Is extreme heat a wellness issue? According to Ida Sami, PhD, an Arizona state coordinator for Moms Clean Air Force, the answer is 100% yes. Not only are triple-digit temperatures dangerous to the human body, they’re also affecting people’s mental health and overall well-being. We talked to her last week from her home in Tucson—where excessive heat is breaking records—to better understand what we can do about heat right away… and with an eye on the future.
What is the heat like in Tucson right now?
Really intense. We are having more frequent and intense extreme heat days here in Arizona. It’s really hard to go out, and it’s dangerous for the community.
What kind of dangers are people facing just by going outdoors?
Extreme heat is a situation that’s affecting people’s health, physically and mentally. We refer to extreme heat as a silent killer. When you have an extreme heat alert, you might have a different scenario based on your gender, age, any ongoing condition, or health issues. A rise in body temperature can cause you to have heat stroke, heat exhaustion—or even heat-related death, and we have had cases of that here in Arizona. So it’s really important to pay attention to all of the news and information that we have out there regarding heat.
Some people have been living in extreme heat for more than a month—and even those fortunate enough to have air conditioning are stressed. What is this heat doing to people’s mental health?
The more educated you get about heat, the more concerned you get. Among people who depend on public transportation in Tucson, 50% have stopped using the streetcar because of heat. So extreme heat is changing behavior patterns.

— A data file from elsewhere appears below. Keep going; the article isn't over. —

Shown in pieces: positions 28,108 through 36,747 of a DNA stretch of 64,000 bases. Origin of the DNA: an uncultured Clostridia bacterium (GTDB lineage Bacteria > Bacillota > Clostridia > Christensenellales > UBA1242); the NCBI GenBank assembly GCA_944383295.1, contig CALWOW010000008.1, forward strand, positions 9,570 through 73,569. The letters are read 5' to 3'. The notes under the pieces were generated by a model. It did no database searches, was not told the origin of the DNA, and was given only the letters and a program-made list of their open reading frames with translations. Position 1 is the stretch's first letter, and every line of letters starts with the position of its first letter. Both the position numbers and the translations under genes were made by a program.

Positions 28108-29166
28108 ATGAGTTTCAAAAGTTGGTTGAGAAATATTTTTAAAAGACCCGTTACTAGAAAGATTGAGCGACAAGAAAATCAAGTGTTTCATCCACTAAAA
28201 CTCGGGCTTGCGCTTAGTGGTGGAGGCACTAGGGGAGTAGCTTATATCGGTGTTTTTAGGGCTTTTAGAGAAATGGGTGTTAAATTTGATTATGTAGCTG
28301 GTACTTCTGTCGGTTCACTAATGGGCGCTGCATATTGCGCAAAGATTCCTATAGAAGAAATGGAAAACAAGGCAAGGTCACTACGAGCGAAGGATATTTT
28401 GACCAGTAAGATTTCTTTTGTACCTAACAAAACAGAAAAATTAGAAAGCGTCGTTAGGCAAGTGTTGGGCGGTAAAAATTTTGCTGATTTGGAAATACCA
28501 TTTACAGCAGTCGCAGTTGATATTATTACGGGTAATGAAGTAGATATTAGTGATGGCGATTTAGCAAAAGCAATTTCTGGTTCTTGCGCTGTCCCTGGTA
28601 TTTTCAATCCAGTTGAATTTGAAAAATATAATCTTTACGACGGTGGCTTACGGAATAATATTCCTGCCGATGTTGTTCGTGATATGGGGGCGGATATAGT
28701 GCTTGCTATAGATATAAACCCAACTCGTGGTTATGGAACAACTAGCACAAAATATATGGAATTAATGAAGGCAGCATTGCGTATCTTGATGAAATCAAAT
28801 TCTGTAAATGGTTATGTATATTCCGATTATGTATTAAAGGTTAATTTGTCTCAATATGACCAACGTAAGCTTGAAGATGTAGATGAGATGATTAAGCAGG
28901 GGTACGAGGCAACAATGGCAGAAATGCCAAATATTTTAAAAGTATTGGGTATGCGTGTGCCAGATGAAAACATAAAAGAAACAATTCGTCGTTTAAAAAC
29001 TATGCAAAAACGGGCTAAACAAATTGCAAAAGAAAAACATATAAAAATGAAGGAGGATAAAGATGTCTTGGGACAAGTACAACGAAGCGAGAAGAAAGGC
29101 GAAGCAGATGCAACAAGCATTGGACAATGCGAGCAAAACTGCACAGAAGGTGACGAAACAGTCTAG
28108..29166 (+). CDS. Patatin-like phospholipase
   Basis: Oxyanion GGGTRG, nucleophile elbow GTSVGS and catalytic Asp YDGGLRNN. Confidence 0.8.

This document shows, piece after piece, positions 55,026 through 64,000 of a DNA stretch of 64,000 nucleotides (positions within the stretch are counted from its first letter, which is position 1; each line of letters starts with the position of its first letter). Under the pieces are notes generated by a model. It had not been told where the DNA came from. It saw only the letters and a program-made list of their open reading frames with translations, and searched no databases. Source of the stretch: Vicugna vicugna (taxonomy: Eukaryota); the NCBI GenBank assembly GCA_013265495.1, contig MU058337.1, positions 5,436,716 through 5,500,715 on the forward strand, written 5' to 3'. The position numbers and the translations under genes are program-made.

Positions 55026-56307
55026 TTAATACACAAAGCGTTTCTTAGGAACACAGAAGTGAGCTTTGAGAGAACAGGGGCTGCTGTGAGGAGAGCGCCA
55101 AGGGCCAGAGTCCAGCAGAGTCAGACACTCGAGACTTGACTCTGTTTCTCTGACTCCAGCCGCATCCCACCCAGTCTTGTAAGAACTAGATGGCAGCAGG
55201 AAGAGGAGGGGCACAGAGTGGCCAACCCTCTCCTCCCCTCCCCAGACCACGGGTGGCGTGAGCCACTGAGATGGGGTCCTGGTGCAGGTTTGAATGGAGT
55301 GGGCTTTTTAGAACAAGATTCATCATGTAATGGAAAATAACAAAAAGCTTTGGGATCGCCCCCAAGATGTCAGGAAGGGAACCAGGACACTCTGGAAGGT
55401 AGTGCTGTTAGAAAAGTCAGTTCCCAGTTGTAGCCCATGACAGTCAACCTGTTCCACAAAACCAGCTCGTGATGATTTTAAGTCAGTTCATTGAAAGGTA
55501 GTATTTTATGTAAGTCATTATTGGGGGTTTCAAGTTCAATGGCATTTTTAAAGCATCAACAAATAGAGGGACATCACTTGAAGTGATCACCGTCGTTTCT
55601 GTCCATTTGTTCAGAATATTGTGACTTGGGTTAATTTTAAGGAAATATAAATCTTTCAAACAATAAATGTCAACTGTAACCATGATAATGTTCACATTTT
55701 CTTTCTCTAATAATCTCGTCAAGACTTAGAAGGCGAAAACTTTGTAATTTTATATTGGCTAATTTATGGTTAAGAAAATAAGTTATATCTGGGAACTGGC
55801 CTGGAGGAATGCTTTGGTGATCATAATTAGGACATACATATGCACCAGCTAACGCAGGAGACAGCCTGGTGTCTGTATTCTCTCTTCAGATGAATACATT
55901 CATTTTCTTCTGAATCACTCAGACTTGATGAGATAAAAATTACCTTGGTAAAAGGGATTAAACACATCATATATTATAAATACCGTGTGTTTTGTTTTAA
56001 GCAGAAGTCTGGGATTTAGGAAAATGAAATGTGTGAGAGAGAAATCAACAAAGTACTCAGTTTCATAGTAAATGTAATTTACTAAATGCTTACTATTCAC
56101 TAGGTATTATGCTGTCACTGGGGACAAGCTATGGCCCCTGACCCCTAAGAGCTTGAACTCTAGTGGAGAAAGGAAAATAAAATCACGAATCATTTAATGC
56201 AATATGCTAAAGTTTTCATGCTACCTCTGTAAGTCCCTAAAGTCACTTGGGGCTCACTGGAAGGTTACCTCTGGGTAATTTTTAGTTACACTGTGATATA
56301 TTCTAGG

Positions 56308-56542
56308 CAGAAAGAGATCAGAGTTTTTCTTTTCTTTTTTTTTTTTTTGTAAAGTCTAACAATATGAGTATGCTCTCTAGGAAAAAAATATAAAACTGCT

Heat is also affecting anxiety and depression in people. Imagine you took a regular walk every day to help with your mental health. Right now, for more than a month, you don’t have that opportunity—not even during the night, due to the urban heat island effects. So if you’ve relied on going into nature and walking around, you can’t do that. We’re seeing increased levels of anxiety, depression, and even visits to emergency rooms. There is also research showing that if you’re using any kind of antidepressant, you have a higher risk of getting heat exhaustion because your body can’t adapt to the temperature change.
What is the best way to prepare for extreme heat?
Check the weather. Stay updated. And take heat seriously. With extreme heat, it doesn’t matter if you are from Arizona, if you’re exercising regularly, or you’re young—you need to take it seriously. Stay inside as much as you can. If you need to leave the house, carry an umbrella or seek shade. Wear clothes that bring more air to your body and help it feel cooler. Wear sunscreen. Drink plenty of water and liquids and eat fresh, healthy foods—they can help you fight the heat.
It’s really important to pay attention for our children. Don’t take them to the playgrounds in the heat, especially if you live in places like Arizona, Texas, Nevada—those playgrounds are not safe. Playgrounds absorb heat, and they can cause burns on children. Keep kids inside and try to entertain them with some games, painting, that sort of entertainment. And don’t forget about pets. If you need to take your dog outside, do it early—around 6:30 or 7 in the morning—and late, around 8 or 9 at night. Those times are much cooler and safer.
This year, we’ve seen a lot of extreme weather events: flooding, heat waves, wildfires. What should we be doing about extreme heat and climate change with an eye on the long term?
Climate mobilization is really important. A really good example is my work with Moms Clean Air Force. We are fighting for clean air for everyone, but our work is specifically focused on communities of color. The people who are suffering from asthma and really need clean air are the same group of people who are most vulnerable to the extreme heat.
Work on climate change and extreme weather events, especially extreme heat, is an interdisciplinary situation. Everyone needs to come together and create an action plan that’s useful. Not just us as researchers or scientists! We need everyone to speak up and create action to save their lives—and save our planet for our children.